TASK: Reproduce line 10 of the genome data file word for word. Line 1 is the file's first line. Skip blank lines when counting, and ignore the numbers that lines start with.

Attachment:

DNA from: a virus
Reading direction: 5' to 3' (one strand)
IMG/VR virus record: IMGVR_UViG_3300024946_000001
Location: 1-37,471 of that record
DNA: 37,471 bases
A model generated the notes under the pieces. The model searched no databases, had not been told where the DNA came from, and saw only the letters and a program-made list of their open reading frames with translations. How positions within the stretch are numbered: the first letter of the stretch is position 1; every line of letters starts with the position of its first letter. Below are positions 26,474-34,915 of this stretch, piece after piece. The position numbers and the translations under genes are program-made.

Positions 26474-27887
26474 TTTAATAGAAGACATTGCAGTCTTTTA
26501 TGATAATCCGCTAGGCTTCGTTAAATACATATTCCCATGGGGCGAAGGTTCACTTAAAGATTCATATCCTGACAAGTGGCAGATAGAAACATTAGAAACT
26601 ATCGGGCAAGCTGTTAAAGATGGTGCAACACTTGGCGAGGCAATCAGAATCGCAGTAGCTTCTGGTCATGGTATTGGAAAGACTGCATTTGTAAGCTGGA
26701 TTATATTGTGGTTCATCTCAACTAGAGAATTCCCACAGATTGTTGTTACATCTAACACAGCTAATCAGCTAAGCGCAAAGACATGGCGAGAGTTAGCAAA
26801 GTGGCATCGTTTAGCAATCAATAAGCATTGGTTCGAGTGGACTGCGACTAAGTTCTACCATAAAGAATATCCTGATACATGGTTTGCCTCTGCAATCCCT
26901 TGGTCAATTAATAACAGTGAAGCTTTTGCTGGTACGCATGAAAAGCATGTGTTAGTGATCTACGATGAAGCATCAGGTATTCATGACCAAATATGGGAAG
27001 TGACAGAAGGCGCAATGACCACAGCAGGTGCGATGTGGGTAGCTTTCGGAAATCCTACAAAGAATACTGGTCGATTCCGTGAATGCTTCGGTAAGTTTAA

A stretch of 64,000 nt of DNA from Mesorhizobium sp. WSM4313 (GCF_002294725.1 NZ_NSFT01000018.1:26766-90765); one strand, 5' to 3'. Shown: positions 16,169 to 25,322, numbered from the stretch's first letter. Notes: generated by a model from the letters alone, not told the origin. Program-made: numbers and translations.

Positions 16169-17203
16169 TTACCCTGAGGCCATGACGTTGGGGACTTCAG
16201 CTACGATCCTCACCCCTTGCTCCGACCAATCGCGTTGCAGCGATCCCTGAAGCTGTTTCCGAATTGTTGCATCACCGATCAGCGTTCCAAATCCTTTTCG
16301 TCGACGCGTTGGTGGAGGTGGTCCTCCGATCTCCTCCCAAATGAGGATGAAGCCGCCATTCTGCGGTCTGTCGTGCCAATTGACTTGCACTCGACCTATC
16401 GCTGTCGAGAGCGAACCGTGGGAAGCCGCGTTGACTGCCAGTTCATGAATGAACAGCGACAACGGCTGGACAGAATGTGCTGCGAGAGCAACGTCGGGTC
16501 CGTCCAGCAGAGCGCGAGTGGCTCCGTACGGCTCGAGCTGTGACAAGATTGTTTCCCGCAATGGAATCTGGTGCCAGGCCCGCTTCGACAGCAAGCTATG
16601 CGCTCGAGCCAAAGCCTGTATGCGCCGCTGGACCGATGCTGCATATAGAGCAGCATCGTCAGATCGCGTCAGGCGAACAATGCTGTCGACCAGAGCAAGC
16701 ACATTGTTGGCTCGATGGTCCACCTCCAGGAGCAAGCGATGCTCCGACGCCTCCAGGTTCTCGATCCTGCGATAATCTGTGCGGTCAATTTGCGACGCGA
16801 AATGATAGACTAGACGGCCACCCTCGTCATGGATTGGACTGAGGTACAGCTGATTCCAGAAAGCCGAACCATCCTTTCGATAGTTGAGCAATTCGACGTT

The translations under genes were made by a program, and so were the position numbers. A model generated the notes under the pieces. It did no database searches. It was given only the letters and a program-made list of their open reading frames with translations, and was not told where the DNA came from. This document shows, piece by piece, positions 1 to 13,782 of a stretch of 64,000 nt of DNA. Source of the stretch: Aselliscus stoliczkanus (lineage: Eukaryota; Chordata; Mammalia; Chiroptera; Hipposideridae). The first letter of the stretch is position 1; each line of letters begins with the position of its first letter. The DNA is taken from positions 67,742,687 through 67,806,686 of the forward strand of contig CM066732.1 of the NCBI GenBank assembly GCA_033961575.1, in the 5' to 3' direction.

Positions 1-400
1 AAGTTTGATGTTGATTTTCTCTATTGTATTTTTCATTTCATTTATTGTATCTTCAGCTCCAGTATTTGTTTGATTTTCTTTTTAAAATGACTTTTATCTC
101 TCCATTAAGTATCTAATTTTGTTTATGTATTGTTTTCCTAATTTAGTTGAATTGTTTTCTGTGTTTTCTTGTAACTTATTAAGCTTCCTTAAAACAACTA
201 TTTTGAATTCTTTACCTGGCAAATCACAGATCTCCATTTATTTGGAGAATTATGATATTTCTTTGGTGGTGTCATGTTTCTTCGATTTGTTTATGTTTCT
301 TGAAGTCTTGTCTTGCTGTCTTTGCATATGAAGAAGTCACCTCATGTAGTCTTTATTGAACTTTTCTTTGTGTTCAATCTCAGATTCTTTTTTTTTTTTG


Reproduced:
26601 ATCGGGCAAGCTGTTAAAGATGGTGCAACACTTGGCGAGGCAATCAGAATCGCAGTAGCTTCTGGTCATGGTATTGGAAAGACTGCATTTGTAAGCTGGA